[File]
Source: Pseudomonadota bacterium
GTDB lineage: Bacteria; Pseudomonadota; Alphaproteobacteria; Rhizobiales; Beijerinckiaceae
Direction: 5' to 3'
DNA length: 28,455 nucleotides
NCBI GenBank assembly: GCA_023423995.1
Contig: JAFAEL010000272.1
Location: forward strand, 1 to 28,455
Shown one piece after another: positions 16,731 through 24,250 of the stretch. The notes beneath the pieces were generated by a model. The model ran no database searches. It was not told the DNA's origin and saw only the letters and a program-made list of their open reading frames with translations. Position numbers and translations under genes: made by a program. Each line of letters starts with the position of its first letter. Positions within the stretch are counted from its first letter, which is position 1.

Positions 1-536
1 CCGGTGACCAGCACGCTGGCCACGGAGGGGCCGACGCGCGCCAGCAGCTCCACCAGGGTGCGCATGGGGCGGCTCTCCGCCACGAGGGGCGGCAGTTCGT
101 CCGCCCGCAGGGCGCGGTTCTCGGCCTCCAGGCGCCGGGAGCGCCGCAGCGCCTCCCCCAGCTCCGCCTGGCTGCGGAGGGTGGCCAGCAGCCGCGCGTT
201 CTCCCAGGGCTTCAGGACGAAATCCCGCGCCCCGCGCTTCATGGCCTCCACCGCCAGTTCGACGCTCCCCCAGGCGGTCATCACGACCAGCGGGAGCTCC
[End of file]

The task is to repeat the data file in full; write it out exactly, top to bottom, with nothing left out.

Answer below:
Source: Pseudomonadota bacterium
GTDB lineage: Bacteria; Pseudomonadota; Alphaproteobacteria; Rhizobiales; Beijerinckiaceae
Direction: 5' to 3'
DNA length: 28,455 nucleotides
NCBI GenBank assembly: GCA_023423995.1
Contig: JAFAEL010000272.1
Location: forward strand, 1 to 28,455
Shown one piece after another: positions 16,731 through 24,250 of the stretch. The notes beneath the pieces were generated by a model. The model ran no database searches. It was not told the DNA's origin and saw only the letters and a program-made list of their open reading frames with translations. Position numbers and translations under genes: made by a program. Each line of letters starts with the position of its first letter. Positions within the stretch are counted from its first letter, which is position 1.

Positions 1-536
1 CCGGTGACCAGCACGCTGGCCACGGAGGGGCCGACGCGCGCCAGCAGCTCCACCAGGGTGCGCATGGGGCGGCTCTCCGCCACGAGGGGCGGCAGTTCGT
101 CCGCCCGCAGGGCGCGGTTCTCGGCCTCCAGGCGCCGGGAGCGCCGCAGCGCCTCCCCCAGCTCCGCCTGGCTGCGGAGGGTGGCCAGCAGCCGCGCGTT
201 CTCCCAGGGCTTCAGGACGAAATCCCGCGCCCCGCGCTTCATGGCCTCCACCGCCAGTTCGACGCTCCCCCAGGCGGTCATCACGACCAGCGGGAGCTCC